As we see and hear about the devastation that has occurred in the Philippines this past week from Typhoon Haiyan, it is a sobering reminder of a few things.
First, we are not in control. There is a God who is far bigger and more powerful than any of us can possibly imagine. Although the survivors of a natural disaster like this can imagine much more than you or I. One way to not grow mega-churches is to preach the importance of fearing God. But this is a message so many of us need to hear. Scripture is consistent through the Old and New Testaments (in fact, in every book but Song of Songs) of warnings to believers. As people, we must understand our proper place before a holy, all-powerful God…but our “pulpits” are relatively silent on this topic. A disaster like this screams very loudly to those who have an ear to hear: we are small, but He is BIG.
Second, we live in a fallen world. This sort of random chaos and destruction has a way of shaking up our whole outlook and sometimes, our worldview. In fact, often those who call themselves Christians, when faced head-on with a tragedy, decide that they can no longer believe in a God who allows this sort of evil to occur. They-not God- then become the center of morality and justice in the world and in doing so, usurp God’s throne as Lord of all and propagate the exact cause to this whole mess: our idolatry and rebellion against a holy, all-powerful, loving, and just God.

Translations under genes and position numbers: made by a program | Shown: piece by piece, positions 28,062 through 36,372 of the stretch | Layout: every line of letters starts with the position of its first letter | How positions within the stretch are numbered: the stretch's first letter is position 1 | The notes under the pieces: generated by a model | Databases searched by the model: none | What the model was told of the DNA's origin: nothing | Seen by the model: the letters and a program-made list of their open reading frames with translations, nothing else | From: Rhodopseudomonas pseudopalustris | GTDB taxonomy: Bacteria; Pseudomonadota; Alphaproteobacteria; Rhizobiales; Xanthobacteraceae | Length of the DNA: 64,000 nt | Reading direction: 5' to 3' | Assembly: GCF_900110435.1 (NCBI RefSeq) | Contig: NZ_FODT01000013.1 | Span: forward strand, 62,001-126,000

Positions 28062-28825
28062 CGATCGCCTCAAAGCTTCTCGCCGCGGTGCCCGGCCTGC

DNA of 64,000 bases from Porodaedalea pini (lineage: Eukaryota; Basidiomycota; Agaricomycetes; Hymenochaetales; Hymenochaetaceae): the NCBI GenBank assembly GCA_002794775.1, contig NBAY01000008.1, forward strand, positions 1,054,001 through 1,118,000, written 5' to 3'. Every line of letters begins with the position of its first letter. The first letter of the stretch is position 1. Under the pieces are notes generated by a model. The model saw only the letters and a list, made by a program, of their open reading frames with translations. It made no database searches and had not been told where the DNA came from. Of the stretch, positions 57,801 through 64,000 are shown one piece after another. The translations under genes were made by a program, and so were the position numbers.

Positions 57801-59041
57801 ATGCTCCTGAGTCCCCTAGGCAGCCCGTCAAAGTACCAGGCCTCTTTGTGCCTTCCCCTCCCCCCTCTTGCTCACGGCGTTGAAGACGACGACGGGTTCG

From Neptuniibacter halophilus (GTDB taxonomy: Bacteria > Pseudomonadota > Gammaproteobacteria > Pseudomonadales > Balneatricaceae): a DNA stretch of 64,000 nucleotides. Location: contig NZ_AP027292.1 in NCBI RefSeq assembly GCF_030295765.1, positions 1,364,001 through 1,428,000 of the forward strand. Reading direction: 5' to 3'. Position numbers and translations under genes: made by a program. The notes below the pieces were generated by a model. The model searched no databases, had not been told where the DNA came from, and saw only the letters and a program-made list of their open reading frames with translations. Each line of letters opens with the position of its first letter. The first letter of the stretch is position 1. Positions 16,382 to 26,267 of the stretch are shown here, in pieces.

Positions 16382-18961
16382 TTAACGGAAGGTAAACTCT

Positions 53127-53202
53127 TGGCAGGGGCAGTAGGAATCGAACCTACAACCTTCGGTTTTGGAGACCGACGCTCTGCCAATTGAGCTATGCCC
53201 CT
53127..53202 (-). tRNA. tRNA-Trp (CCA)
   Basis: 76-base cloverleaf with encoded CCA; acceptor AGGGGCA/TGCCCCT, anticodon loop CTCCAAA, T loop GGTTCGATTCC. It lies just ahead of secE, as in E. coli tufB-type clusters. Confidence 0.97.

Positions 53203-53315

Third, we need to pray. With the enormity of this devastation (over 11 million people in need of aid), I am left wondering: what can I do? I could donate some spare cash towards the cause, I could drop everything and just go help in the relief effort, and I can pray. What will make the most impact? Clearly the answer is prayer. But that does not mean I will not consider the other two options. My prayer is that God’s goodness and love shine bright to those in the darkest places of destruction and desperation in the wake of the typhoon. This is where the church can rise up and glorify Him who is able to do exceedingly more than all that we can ask or imagine.